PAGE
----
Bryan, I can tell you’re eager to get me into a discussion about META-ETHICS.
Is that so? I think it’s the most important issue for secularists to address, certainly. On the other hand I started out by saying it isn’t my wish to derail this thread, and I’ve specifically thanked you for addressing (after a fashion) the problem I’m identifying.
Your question of how we can know that our moral intuitions are really really true also falls into this meta-ethical category of things I don’t want to talk about.
You should realize as a basic point of public debate that people will often expect you to defend your own position instead of attacking that of others. That’s where the “throwing stones/glass houses” thing came from.
So let’s get back to the matter at hand, namely Maitzen’s claim that our ordinary ways of thinking about ethics fit much better with atheism/secularism than they do with Christianity.
Maitzen’s using premises from meta-ethics. One of the premises is an apparent lie that the problem you don’t want to talk about has been addressed (“our ordinary ways of thinking about ethics fit much better with atheism/secularism”). If you press the argument your opponent has every right to question the premise.
It seems to me that the Christian should just bite the bullet on this one and admit that Maitzen is right. They could perhaps even come up with some story about how sin has warped our moral sense. So whereas they should as Christians be celebrating the death of the Christian child, they just can’t bring themselves to do this.
Maitzen’s “our ordinary ways of thinking about morality” is an idealized fantasy. Humanity is all over the map regarding many aspects of morality. We had a statement earlier about how people who want to kill other people (forgive any imprecision in the paraphrase) are simply not healthy. But based on what? At the basis of Maitzen’s argument is an unwillingness to use on his own position the logic he would use against Christianity. People who don’t take such arguments seriously are onto something.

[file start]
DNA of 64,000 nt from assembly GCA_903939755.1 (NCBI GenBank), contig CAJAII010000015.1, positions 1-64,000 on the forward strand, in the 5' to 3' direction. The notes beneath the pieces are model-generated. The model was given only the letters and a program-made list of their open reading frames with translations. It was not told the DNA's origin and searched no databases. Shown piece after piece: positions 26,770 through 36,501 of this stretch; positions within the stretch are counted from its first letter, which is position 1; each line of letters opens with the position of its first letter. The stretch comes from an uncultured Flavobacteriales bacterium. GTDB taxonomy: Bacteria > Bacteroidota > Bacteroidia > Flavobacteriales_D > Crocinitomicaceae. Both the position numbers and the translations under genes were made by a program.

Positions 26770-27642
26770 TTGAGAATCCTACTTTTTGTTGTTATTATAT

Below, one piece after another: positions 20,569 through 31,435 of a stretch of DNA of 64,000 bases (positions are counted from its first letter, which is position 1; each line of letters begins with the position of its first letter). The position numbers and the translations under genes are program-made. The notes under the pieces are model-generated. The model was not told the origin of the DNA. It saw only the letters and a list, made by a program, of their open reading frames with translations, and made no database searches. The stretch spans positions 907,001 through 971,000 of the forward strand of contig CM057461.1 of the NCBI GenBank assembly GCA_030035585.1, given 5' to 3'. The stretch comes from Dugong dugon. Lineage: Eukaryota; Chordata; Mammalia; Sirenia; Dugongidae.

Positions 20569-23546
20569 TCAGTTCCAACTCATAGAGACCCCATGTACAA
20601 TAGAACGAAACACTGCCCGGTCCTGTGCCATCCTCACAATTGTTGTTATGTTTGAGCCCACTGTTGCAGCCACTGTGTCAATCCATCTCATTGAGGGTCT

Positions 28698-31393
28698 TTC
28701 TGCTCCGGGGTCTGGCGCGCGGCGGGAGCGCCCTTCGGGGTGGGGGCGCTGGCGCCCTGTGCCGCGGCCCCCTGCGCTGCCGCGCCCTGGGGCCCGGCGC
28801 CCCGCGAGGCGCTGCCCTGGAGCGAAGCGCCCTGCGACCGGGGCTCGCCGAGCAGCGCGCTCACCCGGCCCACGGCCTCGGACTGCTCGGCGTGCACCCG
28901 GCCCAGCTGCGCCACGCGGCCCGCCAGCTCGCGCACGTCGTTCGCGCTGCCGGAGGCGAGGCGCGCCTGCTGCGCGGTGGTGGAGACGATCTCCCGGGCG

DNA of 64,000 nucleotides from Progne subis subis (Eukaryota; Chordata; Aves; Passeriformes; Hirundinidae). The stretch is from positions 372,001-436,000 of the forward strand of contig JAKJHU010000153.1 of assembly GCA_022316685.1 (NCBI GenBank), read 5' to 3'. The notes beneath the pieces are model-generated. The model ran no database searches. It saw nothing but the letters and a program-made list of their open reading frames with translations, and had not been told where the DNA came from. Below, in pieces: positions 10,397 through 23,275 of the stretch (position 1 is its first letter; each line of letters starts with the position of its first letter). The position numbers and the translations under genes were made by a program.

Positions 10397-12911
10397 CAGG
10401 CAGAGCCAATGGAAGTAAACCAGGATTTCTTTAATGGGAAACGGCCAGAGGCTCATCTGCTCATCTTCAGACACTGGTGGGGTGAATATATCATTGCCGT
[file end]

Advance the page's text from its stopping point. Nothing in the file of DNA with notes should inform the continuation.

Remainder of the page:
Bryan, I didn’t want to ignore your responses. It’s just that I couldn’t make head nor tail of them. All you gave me in response was some story about Jesus crying when someone died. The question is whether the Christian world view as a whole suggests that death is a good thing or a bad thing. If I kill a Christian, then according to secular ethics this is a bad thing because I’ve harmed that person, but according to Christian ethics I’ve actually in some bizarre way benefited this person because he’s now with Jesus in heaven.
Yet by Maitzen’s own argument the Christian is ethically frozen and can’t even make the determination that the person is better off with Jesus because he doesn’t know what that person would have done if allowed to live.
As you wrote earlier: “As Maitzen has put it, the Christian who tries to stop these things from happening could be like a person who goes around trying to stop vaccinations because they hurt people. They think they’re doing the right thing, but they’re actually messing things up really badly.”
So Maitzen thinks that the logical extension of Christian ethics leads to two apparently contradictory ends. Does that seem logical?
This is why Maitzen argues that Christianity destroys morality. You can only have morality if you have some basic starting points that most people can accept, such as the badness of death and the wrongness of killing. Belief in heaven takes away these foundations and thus destroys morality.
Existing morals exist regardless of acceptance by anyone. You get a moral society only to the point that the morals reflected in that society are real morals and not merely subjective morals (otherwise all societies are pretty much equally moral).
You have a tendency to make statements apparently critical to your argument that in turn rely on having a meta-ethical foundation of their own. That thing you don’t want to talk about. If you’re not willing to talk about those things (that is, not willing to support the premises of your own argument) then I suggest you change the argument and adopt the style I recommended to your earlier: Try to make Christian morals contradict one another. That way you don’t need to make statements the other guy can expect you to support like ” (O)ur ordinary ways of thinking about ethics fit much better with atheism/secularism than they do with Christianity.”
So it’s important that we see all of this first and foremost as an attack an fundamentalist Christianity, and not as some kind of argument for atheism or naturalism.
You made it the latter your own self when you evoked the comparison where atheism/secularism supposedly makes a better match for the way we ordinarily think about ethics.
We don’t need to know what the truth is in order to attack Christianity.
Right. I pointed that out ages ago in this thread. You can try to attack Christianity according to its own consistency. But the argument you’ve been using makes claims about how atheism/secularism relates to ethics.
We could say that Christianity is internally incoherent and immoral, but we still don’t have a clue what the truth about the universe is. That is pretty much my position.